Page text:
U.S. Senator Joni Ernst (R-Iowa) has helped introduce the Put Students First Act of 2021, legislation that would prohibit federal funding to schools that do not provide an in-person learning option by April 30, 2021.
In January, leading health experts at the Centers for Disease Control and Prevention (CDC) recommended that America’s schools should reopen as soon as possible if precautions are taken – namely mask-wearing and social distancing – and that new scientific research provides “a path forward to maintain or return primarily or fully to in-person instructional delivery.” Additionally, CDC Director Rochelle Walensky reiterated in a press conference yesterday that “vaccination of teachers is not a prerequisite for safe reopening of schools” and that is clear “that there is increasing data to suggest that schools can safely reopen.”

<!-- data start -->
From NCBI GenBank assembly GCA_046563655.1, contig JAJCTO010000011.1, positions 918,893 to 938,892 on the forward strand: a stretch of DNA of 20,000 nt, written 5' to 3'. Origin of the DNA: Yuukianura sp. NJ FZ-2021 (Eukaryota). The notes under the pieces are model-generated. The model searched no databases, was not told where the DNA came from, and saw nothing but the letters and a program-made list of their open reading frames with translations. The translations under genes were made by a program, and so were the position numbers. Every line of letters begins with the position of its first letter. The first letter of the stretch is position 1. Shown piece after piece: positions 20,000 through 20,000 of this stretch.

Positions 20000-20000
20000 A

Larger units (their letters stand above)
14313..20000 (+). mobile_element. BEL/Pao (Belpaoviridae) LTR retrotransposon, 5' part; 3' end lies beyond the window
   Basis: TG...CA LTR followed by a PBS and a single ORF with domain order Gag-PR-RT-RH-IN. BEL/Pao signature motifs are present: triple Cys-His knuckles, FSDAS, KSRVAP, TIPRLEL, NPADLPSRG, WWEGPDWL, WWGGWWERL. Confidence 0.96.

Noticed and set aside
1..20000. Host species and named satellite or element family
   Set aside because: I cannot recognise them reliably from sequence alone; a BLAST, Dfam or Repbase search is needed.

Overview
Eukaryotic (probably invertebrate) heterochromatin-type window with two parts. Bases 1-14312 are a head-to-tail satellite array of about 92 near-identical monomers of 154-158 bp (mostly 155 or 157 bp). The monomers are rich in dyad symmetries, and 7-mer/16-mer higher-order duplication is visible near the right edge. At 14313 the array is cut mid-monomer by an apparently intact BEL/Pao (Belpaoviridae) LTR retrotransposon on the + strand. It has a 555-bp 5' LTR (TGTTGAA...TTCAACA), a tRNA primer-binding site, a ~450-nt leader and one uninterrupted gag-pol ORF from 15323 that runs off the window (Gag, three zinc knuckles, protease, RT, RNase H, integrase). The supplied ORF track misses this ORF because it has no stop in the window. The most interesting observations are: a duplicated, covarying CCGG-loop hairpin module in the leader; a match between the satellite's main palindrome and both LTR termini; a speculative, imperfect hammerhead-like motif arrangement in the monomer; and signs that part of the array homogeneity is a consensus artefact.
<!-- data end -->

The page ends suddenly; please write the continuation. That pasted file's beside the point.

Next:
“President Biden’s own CDC director agrees that we can safely open our schools—and we should,” Ernst said. “This is a matter of emotional and academic development and the mental health of our kiddos, as well as the well-being of our working families. I’m proud to join this effort that will ensure schools that put our children first receive additional federal support during COVID-19.”
Senator Ernst was joined in the effort by U.S. Senators Marco Rubio (R-Fla.), Rick Scott (R-Fla.), Kevin Cramer (R-ND), Bill Hagerty (R-Tenn.), Marsha Blackburn (R-Tenn.), Steve Daines (R-Mont.), and Thom Tillis (R-N.C.).